Serbia: New analysis – Belgrade incinerator public-private partnership a textbook case of corporate capture

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The Belgrade solid waste public-private partnership (PPP) has been plagued by legal irregularities and circumvented binding decision-making processes, finds a new analysis published today by CEE Bankwatch Network, Counter Balance and Zero Waste Europe.


In September 2017, the City of Belgrade signed a 25-year PPP for the provision of municipal waste treatment and disposal services with a consortium including France’s Suez and Japan’s Itochu, for the construction of a 340 000 tonnes per year municipal waste incinerator.

But the city and the International Finance Corporation, its lead transaction advisor, bypassed Belgrade’s official waste management plan and urban plans and selected a project company without requiring any municipal waste separation, recycling or pre-treatment to be part of the project – a move likely to bring Serbia into conflict with EU waste targets.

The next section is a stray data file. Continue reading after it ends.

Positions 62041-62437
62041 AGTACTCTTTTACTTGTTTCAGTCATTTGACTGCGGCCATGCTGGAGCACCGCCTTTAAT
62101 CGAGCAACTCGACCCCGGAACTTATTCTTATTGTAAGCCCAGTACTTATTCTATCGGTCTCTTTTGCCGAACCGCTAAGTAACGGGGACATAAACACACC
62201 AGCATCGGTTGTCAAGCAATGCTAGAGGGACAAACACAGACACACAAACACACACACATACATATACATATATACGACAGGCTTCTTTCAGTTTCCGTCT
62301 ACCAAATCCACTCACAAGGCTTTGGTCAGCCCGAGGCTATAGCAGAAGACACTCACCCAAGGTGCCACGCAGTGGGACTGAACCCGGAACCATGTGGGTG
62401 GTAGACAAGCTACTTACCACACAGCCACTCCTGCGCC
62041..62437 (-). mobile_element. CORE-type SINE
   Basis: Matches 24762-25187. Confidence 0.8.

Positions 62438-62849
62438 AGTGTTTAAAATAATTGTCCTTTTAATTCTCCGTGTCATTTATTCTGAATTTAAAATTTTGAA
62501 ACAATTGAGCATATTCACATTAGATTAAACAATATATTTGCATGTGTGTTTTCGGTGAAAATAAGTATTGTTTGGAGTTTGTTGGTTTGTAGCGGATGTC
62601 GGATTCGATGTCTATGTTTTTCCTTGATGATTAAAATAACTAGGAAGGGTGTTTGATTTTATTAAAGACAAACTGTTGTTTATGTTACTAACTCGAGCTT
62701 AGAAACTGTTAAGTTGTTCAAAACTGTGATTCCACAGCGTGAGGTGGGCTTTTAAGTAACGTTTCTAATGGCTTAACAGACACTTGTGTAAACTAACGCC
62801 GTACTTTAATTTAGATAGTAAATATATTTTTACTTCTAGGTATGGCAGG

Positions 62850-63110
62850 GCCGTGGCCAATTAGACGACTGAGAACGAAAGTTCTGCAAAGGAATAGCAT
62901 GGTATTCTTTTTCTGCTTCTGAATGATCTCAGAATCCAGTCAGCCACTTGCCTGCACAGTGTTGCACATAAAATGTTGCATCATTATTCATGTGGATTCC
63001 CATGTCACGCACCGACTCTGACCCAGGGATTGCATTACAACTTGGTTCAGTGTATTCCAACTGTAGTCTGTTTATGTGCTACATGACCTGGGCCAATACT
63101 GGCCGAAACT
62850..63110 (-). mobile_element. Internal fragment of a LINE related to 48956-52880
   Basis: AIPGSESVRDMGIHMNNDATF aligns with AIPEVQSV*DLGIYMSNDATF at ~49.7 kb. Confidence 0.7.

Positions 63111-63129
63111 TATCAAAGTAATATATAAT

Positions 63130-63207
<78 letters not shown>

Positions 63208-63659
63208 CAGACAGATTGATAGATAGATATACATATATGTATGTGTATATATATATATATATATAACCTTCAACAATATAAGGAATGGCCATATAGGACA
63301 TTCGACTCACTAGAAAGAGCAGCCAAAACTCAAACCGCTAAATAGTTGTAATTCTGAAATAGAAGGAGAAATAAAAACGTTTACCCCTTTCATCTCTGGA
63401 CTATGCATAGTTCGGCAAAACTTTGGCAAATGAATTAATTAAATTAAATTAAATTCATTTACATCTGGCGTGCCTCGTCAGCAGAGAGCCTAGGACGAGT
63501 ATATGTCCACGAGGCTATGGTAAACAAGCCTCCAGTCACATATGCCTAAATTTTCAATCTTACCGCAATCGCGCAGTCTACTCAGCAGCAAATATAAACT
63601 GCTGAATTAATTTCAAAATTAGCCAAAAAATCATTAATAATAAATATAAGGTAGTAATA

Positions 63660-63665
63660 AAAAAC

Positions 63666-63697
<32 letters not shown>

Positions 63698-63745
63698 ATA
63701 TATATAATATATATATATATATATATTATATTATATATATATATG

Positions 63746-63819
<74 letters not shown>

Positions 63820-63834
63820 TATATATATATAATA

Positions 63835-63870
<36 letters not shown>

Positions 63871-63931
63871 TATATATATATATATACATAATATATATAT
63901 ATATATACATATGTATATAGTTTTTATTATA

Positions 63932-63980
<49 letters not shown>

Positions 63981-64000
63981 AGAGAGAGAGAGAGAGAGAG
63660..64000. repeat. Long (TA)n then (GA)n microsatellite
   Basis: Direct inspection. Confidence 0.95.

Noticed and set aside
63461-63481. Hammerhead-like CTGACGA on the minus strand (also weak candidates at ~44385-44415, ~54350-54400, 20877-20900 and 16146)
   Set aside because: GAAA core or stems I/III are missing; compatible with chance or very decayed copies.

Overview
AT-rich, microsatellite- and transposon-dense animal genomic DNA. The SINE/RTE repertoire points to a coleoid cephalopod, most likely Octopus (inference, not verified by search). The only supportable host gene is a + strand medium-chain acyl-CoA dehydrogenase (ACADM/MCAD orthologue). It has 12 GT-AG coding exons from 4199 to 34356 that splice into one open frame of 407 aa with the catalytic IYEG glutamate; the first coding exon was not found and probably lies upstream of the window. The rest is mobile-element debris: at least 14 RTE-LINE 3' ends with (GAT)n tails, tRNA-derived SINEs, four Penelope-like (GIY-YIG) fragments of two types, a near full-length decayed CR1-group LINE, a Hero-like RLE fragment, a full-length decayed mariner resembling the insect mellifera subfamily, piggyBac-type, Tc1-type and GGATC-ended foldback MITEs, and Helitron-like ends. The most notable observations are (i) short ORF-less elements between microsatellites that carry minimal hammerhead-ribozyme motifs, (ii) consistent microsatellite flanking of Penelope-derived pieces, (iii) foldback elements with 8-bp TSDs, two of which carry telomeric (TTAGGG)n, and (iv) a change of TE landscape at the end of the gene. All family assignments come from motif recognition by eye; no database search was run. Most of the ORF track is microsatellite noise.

The PPP also relies on an outdated subsidies model that is now illegal under EU rules and was approved in breach of Serbian law. EU legislation allows only biodegradable waste to be classified as a renewable resource, not fossil-based waste such as plastic. And new feed-in tariffs are no longer allowed for larger facilities.

The PPP is highly likely to prevent Belgrade contributing to Serbia meeting recycling targets set by EU legislation. This is due to competition for waste materials and financial resources, which is expected to discourage the development of waste prevention, composting and recycling systems. According to Eurostat, in 2017 Serbia recycled only 0.3 percent of municipal solid waste.

Financing has been approved by the IFC, European Bank for Reconstruction and Development (EBRD) and Austrian Development Bank (OeEB), but the European Investment Bank pulled out of the deal, citing clashes with EU waste policies.


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